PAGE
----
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The following events occurred in October 1926:
- 1 October 1, 1926 (Friday)
- 2 October 2, 1926 (Saturday)
- 3 October 3, 1926 (Sunday)
- 4 October 4, 1926 (Monday)
- 5 October 5, 1926 (Tuesday)
- 6 October 6, 1926 (Wednesday)
- 7 October 7, 1926 (Thursday)
- 8 October 8, 1926 (Friday)
- 9 October 9, 1926 (Saturday)
- 10 October 10, 1926 (Sunday)
- 11 October 11, 1926 (Monday)
- 12 October 12, 1926 (Tuesday)
- 13 October 13, 1926 (Wednesday)
- 14 October 14, 1926 (Thursday)
- 15 October 15, 1926 (Friday)
- 16 October 16, 1926 (Saturday)
- 17 October 17, 1926 (Sunday)
- 18 October 18, 1926 (Monday)
- 19 October 19, 1926 (Tuesday)
- 20 October 20, 1926 (Wednesday)
- 21 October 21, 1926 (Thursday)
- 22 October 22, 1926 (Friday)
- 23 October 23, 1926 (Saturday)
- 24 October 24, 1926 (Sunday)
- 25 October 25, 1926 (Monday)
- 26 October 26, 1926 (Tuesday)
- 27 October 27, 1926 (Wednesday)
- 28 October 28, 1926 (Thursday)
- 29 October 29, 1926 (Friday)
- 30 October 30, 1926 (Saturday)
- 31 October 31, 1926 (Sunday)
- 32 References
- English pilot Alan Cobham landed his de Haviland seaplane on the River Thames to complete a 28,000-mile flight from England to Australia and back.
- Jozef Pilsudski became Prime Minister of Poland.
- The drama film The Ice Flood opened.
- Air Union Blériot 155 caught fire and crashed at Leigh, Kent, killing all seven aboard. It was the first in-flight fire in airline history.
- 9,000 coal miners ended their labour dispute and returned to work in Britain, as reports appeared with increasing regularity of miners' representatives making local settlements with pit owners. Over 170,000 miners had gone back to work by this time.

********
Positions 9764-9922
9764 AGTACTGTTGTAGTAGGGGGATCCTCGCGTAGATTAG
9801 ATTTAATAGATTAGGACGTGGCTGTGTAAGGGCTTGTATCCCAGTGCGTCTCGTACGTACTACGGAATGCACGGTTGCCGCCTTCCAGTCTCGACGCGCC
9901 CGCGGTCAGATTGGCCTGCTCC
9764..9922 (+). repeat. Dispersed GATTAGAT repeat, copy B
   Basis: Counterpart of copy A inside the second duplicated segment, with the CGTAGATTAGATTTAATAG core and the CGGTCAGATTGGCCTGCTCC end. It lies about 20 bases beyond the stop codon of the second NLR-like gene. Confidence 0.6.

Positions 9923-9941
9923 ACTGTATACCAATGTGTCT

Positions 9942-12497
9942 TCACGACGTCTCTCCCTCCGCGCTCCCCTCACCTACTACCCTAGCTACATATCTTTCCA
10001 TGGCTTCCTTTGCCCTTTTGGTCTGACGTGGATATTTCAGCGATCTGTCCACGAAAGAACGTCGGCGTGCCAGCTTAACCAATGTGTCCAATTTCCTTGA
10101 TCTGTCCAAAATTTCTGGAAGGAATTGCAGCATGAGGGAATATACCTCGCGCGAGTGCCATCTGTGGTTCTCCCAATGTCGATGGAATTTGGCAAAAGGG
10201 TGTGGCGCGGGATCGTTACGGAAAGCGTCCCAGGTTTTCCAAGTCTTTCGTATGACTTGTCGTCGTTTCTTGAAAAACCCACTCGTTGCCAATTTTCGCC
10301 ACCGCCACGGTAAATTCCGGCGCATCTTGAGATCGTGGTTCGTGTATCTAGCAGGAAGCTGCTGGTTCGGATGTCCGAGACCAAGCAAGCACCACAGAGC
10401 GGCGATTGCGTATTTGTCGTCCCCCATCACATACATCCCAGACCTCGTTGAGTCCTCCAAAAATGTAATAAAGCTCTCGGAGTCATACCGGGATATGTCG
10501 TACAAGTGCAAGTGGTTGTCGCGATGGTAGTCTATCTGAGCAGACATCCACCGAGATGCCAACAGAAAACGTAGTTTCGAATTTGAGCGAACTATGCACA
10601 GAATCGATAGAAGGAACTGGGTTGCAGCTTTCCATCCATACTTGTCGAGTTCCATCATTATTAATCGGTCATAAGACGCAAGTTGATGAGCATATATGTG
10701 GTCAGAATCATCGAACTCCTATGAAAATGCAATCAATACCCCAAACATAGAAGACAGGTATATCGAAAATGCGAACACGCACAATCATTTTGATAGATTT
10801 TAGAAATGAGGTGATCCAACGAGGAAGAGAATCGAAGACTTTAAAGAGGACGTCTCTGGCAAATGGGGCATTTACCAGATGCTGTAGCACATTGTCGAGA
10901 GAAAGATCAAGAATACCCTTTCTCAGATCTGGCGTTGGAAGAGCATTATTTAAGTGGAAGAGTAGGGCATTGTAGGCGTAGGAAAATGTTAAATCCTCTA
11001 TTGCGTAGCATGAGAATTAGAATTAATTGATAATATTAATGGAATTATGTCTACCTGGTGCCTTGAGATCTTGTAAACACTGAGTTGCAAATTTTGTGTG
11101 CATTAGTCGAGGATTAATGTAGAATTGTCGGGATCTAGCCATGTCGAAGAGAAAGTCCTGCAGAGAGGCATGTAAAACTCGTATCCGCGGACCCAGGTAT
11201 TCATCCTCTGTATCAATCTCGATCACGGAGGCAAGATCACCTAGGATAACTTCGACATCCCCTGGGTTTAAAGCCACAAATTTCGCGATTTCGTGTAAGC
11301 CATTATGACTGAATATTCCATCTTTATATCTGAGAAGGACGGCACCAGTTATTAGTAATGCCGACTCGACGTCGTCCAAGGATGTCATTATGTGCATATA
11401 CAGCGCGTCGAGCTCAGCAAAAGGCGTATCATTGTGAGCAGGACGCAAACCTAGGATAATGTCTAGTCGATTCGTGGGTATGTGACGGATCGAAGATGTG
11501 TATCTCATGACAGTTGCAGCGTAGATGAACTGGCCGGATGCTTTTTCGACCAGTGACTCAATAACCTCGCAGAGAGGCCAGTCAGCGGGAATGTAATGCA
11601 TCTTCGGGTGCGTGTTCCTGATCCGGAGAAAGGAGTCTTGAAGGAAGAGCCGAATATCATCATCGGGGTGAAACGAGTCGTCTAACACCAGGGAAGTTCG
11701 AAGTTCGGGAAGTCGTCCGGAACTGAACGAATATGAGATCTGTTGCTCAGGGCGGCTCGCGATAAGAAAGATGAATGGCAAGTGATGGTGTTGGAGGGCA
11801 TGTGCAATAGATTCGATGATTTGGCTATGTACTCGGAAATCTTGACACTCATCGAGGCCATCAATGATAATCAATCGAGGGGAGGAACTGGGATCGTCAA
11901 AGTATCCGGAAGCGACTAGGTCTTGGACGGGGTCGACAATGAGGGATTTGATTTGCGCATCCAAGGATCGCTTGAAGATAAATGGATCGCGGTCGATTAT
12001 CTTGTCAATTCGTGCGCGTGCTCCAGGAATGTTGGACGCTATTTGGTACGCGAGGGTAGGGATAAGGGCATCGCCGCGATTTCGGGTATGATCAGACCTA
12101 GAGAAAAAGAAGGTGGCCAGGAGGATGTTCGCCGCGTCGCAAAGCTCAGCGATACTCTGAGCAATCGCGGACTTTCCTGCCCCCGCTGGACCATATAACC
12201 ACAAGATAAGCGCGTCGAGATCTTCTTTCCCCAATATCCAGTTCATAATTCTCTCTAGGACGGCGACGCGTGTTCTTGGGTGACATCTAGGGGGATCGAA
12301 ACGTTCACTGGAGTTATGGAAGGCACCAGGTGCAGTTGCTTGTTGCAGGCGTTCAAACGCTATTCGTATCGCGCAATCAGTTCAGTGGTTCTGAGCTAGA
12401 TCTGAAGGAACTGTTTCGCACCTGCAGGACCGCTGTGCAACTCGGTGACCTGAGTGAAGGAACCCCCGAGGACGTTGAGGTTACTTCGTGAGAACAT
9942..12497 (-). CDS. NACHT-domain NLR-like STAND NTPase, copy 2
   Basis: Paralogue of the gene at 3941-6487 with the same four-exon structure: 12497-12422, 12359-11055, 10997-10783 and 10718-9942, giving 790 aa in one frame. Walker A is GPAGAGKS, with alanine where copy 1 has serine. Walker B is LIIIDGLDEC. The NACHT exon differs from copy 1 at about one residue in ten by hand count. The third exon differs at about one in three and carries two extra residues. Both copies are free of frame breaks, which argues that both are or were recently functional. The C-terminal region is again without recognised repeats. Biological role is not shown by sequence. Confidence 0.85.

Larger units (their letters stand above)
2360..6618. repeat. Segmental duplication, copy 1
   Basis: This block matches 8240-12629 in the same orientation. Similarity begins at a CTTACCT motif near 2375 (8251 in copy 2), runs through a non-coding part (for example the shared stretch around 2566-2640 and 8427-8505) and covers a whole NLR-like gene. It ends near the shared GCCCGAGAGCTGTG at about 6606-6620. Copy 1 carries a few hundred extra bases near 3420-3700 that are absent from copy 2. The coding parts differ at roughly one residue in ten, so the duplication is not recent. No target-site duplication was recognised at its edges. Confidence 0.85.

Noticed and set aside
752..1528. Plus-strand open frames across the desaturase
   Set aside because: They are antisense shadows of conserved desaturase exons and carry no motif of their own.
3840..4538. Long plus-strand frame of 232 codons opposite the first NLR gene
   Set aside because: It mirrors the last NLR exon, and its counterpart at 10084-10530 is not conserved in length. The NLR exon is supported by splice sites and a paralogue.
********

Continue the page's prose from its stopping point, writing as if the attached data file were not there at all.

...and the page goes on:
- The Mexican rebellion spread to southern Guanajuato as former general Rodolfo Gallegos led an uprising there.
- Born: Senaida Wirth, baseball player, in Tampa, Florida (d. 1967)
- Pennsylvania blue laws from 1794 were invoked in Pittsburgh, banning all Sunday sports in the city of Pittsburgh.
- The early Vitaphone sound-on-disc musical short film A Plantation Act, starring Al Jolson, was released.
- Born: Czeslaw Ryll-Nardzewski, mathematician, in Wilno, Second Polish Republic
- Died: Emil Kraepelin, 70, German psychiatrist
- German General Hans von Seeckt was forced to resign as head of the Reichswehr after republicans objected to his permitting Prince Wilhelm to take part in military maneuvers in the uniform of the old Imperial First Foot Guards without first getting permission from the government.
- Benito Mussolini made himself the head of Italy's national militia, giving him personal command of all the armed forces in the country.
- Born: Ruth Ellis, murderer, in Rhyl, England (d. 1955)
October 10, 1926 (Sunday)
- The St. Louis Cardinals won the 1926 World Series, defeating the New York Yankees in Game 7 by a score of 3–2. The final out of the Series was made by Babe Ruth when he was called out trying to steal second base.
- The Kuomintang captured Wuchang after a forty-day siege.
- The drama film The Temptress starting Greta Garbo opened.
October 11, 1926 (Monday)
- A brief notice was published in the Soviet newspaper Izvestia announcing that Leon Trotsky, Grigory Zinoviev and Georgy Pyatakov would be placed on trial on October 20 for being overly critical of decisions made at the last Communist Party conference.